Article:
Nick Cafardo of The Boston Globe discusses the topic of home-field advantage in the playoffs. Both the Patriots and Steelers are 12-1, and should they finish with the same record, Pittsburgh would earn the top seed by virtue of their victory over the Patriots on Halloween. As Cafardo points out, the Patriots earned their trip to the Super Bowl in the 2001 playoffs by winning the AFC Championship on the road, in Pittsburgh, but benefited favorably from home-field advantage throughout last year's playoffs.
Cafardo also reports on the progress of cornerback Ty Law. Law, who has been sidelined with a broken foot since the game in Pittsburgh, was upgraded from "out" to "doubtful" for this Monday's game. Though it is unlikely he will play this week, Law could very well see some action next week in New York.
Michael Felger of The Boston Herald writes about the Pats defense. In the wake of the Cincinnati game, in which the defense surrendered 28 points and a country mile's worth of passing yards, Bill Belichick believes the defense's play is not good enough to win in the playoffs.
In his notebook, Felger covers Law's progress, the injury to David Givens, and how the Dolphins can still get up for a game with a 2-11 record.
Tom Curran of The Providence Journal features Miami defensive end Jason Taylor. Taylor, one of the league's finest defensive players, has maintained his grace and integrity aboard the Dolphins sinking ship, as many others around him have sniped or even bailed.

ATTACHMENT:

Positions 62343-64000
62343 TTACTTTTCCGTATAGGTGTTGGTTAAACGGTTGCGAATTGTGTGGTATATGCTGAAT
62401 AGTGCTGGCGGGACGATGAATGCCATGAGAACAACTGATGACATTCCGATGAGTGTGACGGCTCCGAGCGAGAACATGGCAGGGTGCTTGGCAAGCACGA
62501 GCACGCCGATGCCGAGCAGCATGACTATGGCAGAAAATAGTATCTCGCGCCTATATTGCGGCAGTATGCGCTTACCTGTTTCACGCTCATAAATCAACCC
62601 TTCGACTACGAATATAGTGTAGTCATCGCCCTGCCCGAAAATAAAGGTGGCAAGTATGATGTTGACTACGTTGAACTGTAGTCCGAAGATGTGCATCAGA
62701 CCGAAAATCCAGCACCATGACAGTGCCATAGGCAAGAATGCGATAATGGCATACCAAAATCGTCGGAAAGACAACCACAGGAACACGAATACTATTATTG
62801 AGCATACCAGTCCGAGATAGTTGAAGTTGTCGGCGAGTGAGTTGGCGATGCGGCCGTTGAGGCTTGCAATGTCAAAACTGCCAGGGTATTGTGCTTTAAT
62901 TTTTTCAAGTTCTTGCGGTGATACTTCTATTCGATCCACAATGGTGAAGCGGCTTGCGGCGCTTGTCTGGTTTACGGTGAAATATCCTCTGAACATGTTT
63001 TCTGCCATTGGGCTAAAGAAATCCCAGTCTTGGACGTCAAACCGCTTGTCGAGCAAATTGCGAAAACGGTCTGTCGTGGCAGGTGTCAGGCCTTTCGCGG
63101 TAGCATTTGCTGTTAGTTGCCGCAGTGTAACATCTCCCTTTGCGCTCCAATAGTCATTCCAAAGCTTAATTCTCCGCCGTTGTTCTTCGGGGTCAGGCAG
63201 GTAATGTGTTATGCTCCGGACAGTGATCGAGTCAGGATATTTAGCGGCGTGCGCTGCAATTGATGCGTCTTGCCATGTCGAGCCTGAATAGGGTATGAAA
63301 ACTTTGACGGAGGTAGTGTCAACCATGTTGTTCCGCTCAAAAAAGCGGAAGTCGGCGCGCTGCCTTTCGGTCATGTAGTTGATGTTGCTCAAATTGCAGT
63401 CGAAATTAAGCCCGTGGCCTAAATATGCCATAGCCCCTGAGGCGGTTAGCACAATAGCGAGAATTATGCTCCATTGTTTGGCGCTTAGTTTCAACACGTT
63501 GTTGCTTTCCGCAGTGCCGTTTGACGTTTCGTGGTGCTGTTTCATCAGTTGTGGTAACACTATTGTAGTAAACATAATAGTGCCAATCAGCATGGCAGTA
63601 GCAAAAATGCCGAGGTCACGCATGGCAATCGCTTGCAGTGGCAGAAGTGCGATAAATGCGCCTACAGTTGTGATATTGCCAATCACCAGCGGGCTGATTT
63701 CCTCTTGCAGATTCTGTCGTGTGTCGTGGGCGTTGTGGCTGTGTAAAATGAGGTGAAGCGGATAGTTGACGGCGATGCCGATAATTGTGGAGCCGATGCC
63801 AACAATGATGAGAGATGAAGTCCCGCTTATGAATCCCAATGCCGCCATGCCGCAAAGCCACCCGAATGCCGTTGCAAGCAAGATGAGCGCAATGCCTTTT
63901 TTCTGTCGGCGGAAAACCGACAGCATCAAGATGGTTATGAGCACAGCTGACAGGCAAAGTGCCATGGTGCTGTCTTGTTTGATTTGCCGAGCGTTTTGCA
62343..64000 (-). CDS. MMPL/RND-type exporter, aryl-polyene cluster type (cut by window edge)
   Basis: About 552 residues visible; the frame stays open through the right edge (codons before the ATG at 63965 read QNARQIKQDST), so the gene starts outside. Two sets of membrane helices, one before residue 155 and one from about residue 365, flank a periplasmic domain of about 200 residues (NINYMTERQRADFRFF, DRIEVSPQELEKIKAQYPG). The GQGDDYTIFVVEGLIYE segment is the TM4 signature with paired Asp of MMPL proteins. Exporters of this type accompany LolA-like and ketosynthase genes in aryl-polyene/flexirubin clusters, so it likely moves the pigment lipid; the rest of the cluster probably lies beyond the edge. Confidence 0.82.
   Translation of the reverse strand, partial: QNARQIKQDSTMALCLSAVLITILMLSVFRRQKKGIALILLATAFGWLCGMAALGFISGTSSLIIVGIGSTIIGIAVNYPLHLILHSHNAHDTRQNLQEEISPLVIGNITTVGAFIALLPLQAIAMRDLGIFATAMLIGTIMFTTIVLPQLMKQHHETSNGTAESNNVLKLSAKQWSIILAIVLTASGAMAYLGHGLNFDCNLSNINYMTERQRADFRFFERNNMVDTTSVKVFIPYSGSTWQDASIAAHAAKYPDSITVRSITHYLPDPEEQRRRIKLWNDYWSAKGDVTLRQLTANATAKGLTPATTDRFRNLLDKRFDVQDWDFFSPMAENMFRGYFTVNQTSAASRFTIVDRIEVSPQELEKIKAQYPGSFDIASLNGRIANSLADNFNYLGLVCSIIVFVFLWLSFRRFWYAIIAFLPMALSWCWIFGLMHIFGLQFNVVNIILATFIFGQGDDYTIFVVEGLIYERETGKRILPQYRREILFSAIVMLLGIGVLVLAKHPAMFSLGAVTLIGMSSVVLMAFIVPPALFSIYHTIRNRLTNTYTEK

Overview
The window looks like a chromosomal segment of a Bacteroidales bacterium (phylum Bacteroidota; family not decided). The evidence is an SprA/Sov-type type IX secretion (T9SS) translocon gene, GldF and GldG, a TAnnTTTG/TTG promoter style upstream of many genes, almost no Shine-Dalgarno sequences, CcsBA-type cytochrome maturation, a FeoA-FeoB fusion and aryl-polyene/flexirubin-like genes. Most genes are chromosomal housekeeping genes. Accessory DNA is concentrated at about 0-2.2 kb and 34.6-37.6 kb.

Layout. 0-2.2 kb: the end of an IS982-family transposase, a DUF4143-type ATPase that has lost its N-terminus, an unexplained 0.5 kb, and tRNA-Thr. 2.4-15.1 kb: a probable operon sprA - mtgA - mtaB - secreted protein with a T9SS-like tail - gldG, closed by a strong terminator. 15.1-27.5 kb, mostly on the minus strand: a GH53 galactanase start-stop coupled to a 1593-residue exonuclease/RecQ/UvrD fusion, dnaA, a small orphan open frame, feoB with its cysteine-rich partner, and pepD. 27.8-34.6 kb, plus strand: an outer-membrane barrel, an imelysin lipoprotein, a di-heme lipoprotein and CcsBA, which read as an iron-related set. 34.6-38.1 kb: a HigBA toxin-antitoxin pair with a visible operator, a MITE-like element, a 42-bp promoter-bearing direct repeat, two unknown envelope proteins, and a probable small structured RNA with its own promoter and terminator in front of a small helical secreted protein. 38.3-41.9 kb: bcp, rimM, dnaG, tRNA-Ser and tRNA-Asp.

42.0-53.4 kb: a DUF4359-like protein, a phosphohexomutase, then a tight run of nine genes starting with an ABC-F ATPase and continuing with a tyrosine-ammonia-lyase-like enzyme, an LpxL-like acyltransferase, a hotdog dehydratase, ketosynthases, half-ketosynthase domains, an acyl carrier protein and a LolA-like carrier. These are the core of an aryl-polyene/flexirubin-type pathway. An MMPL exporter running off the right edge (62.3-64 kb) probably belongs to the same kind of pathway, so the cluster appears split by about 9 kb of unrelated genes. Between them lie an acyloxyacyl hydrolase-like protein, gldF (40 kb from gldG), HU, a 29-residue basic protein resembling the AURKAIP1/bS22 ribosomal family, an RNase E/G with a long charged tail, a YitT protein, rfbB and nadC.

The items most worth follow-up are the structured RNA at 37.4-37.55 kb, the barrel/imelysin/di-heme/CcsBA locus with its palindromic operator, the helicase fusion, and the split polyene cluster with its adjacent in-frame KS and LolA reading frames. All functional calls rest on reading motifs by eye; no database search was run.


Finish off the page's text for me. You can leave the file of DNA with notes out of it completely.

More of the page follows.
The Journal reports on Charlie Weis' malpractice suit against the doctors who performed his bypass surgery two years ago.
Alan Greenberg of The Hartford Courant contrasts this season's experience with last season's. As Greenberg illustrates, last season was a weekly roller coaster ride, as the Pats won many of their games in nail biting fashion. Conversely, this year's Patriots team has had little drama to deal with, having played less than a handful of close games.
Michael Parente of The Woonsocket Call looks ahead to Monday night's game in Miami, and notes the game will have an unusual feel to it. Most years, a New England-Miami game in December has had major playoff implications, as both teams have enjoyed considerable success over the last decade. This year, however, represents a far cry from those days, as the 2-11 Dolphins will be playing for nothing but pride and respect.